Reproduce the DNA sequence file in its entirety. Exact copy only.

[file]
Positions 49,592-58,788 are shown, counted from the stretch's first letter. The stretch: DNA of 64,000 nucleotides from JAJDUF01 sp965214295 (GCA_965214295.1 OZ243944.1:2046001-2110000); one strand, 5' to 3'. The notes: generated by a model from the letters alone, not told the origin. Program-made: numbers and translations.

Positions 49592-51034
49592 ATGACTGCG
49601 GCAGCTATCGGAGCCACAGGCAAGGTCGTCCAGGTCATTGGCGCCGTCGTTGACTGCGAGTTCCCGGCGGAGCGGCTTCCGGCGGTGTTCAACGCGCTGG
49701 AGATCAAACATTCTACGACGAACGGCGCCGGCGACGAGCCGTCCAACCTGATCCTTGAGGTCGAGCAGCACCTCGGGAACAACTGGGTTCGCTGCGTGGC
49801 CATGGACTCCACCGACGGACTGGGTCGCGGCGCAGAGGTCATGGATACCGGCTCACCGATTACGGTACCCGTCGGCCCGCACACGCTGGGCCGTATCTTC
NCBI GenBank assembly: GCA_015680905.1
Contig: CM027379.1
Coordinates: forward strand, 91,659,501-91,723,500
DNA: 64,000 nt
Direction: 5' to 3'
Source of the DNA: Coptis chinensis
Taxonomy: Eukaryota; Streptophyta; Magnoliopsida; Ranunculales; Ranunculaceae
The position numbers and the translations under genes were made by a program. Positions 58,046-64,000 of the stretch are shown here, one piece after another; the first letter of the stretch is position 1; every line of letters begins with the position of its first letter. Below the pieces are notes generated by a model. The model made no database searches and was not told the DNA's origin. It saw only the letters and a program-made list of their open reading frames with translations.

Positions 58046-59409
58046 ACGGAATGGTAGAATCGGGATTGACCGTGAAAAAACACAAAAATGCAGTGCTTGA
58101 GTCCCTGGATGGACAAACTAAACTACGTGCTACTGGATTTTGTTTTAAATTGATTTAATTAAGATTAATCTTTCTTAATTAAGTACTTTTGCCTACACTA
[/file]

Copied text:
Positions 49,592-58,788 are shown, counted from the stretch's first letter. The stretch: DNA of 64,000 nucleotides from JAJDUF01 sp965214295 (GCA_965214295.1 OZ243944.1:2046001-2110000); one strand, 5' to 3'. The notes: generated by a model from the letters alone, not told the origin. Program-made: numbers and translations.

Positions 49592-51034
49592 ATGACTGCG
49601 GCAGCTATCGGAGCCACAGGCAAGGTCGTCCAGGTCATTGGCGCCGTCGTTGACTGCGAGTTCCCGGCGGAGCGGCTTCCGGCGGTGTTCAACGCGCTGG
49701 AGATCAAACATTCTACGACGAACGGCGCCGGCGACGAGCCGTCCAACCTGATCCTTGAGGTCGAGCAGCACCTCGGGAACAACTGGGTTCGCTGCGTGGC
49801 CATGGACTCCACCGACGGACTGGGTCGCGGCGCAGAGGTCATGGATACCGGCTCACCGATTACGGTACCCGTCGGCCCGCACACGCTGGGCCGTATCTTC
NCBI GenBank assembly: GCA_015680905.1
Contig: CM027379.1
Coordinates: forward strand, 91,659,501-91,723,500
DNA: 64,000 nt
Direction: 5' to 3'
Source of the DNA: Coptis chinensis
Taxonomy: Eukaryota; Streptophyta; Magnoliopsida; Ranunculales; Ranunculaceae
The position numbers and the translations under genes were made by a program. Positions 58,046-64,000 of the stretch are shown here, one piece after another; the first letter of the stretch is position 1; every line of letters begins with the position of its first letter. Below the pieces are notes generated by a model. The model made no database searches and was not told the DNA's origin. It saw only the letters and a program-made list of their open reading frames with translations.

Positions 58046-59409
58046 ACGGAATGGTAGAATCGGGATTGACCGTGAAAAAACACAAAAATGCAGTGCTTGA
58101 GTCCCTGGATGGACAAACTAAACTACGTGCTACTGGATTTTGTTTTAAATTGATTTAATTAAGATTAATCTTTCTTAATTAAGTACTTTTGCCTACACTA